The Everlasting Charm of Nintendo’s amiibo

Released in 2014 with Super Smash Bros. for Wii U, amiibo marked the beginning of Nintendo’s foray into the toys-to-life market with NFC figurines of every Super Smash Bros. character at the time. Unlike its competitors, amiibo were unique in their ability to work across a multitude of games and worked more like a bonus feature than a necessary tool for progression like in Skylanders or Disney Infinity. Interestingly, amiibo remain as the last remnant of a by-gone era of bargain bins being plagued with unsellable game characters, but why exactly is that?

The “Nintendo” Effect

Iconic recognizable characters will always sell figures

Naturally, the first point to look at when it comes to any product put on sale is brand recognition and Nintendo has some of the most recognizable brands, characters and franchises in the world. Whether it be the most recognizable face in gaming, Mario, or someone more obscure like Olimar, every Nintendo franchise has millions of fans who want to collect and own memorabilia of their favourite characters before even considering the functional element the NFC chip can bring in.

You can also tie this in with obscure Nintendo characters like Ness, Lucas or Pit who seldom get any products and/or are extremely expensive to get because of limited market time or having to import them from Japan. Having readily available figurines of iconic characters like this will always be appealing for those audiences who rarely get an opportunity to find the associated merchandise.

Use and Functions

Mario Kart 8 Deluxe utilized amiibo for Mii costumes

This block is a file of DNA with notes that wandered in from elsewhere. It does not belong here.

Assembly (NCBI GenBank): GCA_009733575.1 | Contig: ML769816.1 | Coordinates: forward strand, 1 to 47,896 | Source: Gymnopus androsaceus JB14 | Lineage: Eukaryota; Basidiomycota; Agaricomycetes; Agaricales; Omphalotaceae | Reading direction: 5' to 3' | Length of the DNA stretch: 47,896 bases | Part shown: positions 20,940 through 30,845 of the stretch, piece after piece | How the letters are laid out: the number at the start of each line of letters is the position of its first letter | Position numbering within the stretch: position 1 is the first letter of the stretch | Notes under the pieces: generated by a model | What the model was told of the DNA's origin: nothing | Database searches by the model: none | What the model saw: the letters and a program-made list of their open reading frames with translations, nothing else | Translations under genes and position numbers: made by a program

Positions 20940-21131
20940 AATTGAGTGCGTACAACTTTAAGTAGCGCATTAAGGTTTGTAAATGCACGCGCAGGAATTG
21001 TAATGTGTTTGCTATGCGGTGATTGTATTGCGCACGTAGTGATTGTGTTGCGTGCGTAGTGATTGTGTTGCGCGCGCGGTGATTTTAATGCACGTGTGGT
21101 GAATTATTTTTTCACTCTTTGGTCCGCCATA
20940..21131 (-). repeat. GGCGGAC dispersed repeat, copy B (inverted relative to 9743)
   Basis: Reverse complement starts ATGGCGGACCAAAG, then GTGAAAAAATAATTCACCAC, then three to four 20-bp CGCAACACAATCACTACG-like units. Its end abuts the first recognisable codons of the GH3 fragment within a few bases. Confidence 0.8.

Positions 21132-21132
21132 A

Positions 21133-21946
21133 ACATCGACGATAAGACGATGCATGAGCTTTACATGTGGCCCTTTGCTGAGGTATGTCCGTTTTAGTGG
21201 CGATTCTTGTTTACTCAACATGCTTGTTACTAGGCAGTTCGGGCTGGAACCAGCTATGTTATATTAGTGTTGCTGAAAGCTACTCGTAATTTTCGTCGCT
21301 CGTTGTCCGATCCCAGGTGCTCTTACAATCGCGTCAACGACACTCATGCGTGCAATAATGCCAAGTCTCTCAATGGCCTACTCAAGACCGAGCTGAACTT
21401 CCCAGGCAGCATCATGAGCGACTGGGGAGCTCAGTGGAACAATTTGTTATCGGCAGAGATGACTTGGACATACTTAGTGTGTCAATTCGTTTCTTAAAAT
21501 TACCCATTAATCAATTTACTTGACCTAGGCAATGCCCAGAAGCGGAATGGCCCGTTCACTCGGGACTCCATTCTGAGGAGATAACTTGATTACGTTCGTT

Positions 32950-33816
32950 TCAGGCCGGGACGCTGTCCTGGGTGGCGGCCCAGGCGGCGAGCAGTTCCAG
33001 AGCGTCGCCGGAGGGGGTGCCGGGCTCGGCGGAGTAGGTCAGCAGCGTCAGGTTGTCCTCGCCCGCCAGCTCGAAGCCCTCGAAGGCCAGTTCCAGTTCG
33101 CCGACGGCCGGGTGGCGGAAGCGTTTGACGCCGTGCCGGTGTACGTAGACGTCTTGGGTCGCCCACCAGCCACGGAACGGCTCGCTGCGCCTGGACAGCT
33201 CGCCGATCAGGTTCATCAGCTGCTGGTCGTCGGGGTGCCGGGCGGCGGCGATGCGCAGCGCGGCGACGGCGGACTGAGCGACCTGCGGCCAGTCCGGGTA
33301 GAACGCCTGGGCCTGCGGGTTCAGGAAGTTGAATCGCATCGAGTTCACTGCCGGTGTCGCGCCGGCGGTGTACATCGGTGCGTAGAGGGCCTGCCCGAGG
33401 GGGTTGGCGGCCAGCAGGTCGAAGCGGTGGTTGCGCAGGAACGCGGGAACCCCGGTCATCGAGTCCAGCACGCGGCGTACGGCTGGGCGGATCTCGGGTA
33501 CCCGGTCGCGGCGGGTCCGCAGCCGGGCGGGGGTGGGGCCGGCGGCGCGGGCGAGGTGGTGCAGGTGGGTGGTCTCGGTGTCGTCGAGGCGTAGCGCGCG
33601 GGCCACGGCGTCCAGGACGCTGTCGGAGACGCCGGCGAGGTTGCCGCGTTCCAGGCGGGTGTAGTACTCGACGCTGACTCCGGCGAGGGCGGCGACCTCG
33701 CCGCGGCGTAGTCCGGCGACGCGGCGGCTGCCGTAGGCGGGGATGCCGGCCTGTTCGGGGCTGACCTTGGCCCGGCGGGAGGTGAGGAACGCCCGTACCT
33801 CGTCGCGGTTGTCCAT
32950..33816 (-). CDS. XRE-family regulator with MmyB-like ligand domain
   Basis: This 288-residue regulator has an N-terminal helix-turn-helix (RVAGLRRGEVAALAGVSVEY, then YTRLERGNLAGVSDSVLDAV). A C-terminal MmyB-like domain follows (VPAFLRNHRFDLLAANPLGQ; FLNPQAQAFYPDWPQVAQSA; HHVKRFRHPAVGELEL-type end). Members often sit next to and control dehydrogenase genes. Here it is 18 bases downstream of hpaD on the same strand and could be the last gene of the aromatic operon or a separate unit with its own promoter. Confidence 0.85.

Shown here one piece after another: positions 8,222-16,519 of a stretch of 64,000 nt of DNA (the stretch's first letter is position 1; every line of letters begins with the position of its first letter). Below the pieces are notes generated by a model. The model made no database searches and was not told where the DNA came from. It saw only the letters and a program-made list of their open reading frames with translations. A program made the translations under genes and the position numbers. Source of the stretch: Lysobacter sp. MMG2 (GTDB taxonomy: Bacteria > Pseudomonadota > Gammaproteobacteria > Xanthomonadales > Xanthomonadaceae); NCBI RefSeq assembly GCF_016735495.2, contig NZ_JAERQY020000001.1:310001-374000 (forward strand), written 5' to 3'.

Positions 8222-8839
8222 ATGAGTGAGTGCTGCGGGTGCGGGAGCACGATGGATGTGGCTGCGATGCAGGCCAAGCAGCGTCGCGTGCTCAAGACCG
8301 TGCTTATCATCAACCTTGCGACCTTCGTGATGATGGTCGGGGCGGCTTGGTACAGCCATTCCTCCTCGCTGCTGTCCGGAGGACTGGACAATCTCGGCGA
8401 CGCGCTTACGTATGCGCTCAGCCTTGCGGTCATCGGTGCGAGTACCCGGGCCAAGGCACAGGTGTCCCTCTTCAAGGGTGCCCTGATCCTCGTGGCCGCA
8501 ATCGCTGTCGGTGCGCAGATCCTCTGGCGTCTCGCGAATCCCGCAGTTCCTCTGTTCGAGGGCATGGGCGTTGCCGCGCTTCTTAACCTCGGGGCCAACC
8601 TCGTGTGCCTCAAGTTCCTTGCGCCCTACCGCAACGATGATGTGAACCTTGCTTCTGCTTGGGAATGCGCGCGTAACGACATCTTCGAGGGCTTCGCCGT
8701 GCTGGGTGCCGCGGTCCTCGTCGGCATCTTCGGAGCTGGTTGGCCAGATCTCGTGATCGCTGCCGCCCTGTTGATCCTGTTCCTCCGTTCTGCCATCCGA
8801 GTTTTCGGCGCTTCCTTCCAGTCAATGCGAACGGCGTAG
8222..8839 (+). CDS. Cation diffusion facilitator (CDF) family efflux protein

Whilst arguably less useful than a Skylanders figure which you need to use constantly and level up across all 6 games, amiibo have the unique function of some of them working across dozens of games to unlock items, costumes, or have more in-depth functions in more specific games. Take Breath of the Wild, for example, each unique Link amiibo offers exclusive items from their original games including cosmetics like the tunics from those adventures that cannot be found in-game otherwise. Or Wolf Link, who unlocks a companion who helps you fight monsters in-game who’s health is also determined by how much health you had left when you completed Twilight Princess HD‘s “Cave of Shadows”. The best part of these amiibo is that the more you have the more rewarded you get when a game does support them, whether it’s inviting specific villagers to your island in Animal Crossing or getting the Ocarina of Time tunic in Breath of the Wild. There’s always a use for picking up your favourite characters.

Build Quality and Pricing

The build quality of the amiibo has been drastically improving

It’s no question that amiibo had a rough start, just look at the original Smash Bros Link and compare it to one of the Zelda 30th anniversary figures. However, for most of their shelf life amiibo have looked great and the price has stayed consistently low. For between £11-12.99 you can get a decent looking figurine of any Nintendo character at RRP, but unfortunately due to the rarity of some of the older discontinued lines some of these have hugely inflated prices (with the most expensive being the Player 2 Corrin amiibo sitting at around £120 on the resell market). The figures used to be a lot harder to get but in the last couple of years if you wanted a new amiibo they have been surprisingly easy to pre-order and get on release and if you’re lucky they will restock some legacy amiibo around the launch of a new game, such as the Kirby amiibo recently with the release of The Forgotten Land.

Overall, due to their cheap pricing, high build quality, and large number of uses, amiibo have remained a staple of a Nintendo collector’s collection and have outlasted the appeal of their competitors despite the licences some of them put behind their games. Its doubtful at this late stage that we’ll get a true amiibo game akin to Skylanders but it’s nice to see them still releasing a few figures of our favourite franchises per year even if they aren’t at their peak in popularity anymore. How many amiibo do you own and which are your favourite? Send a picture of your collection to our Twitter!

Video game completionist and 3D platformer connoisseur, Riley is a fan of the whimsical frenzy of bright and colourful characters to bless us in the late 90's. Their favourite game's are Spyro, Persona 5 and Super Mario Sunshine.

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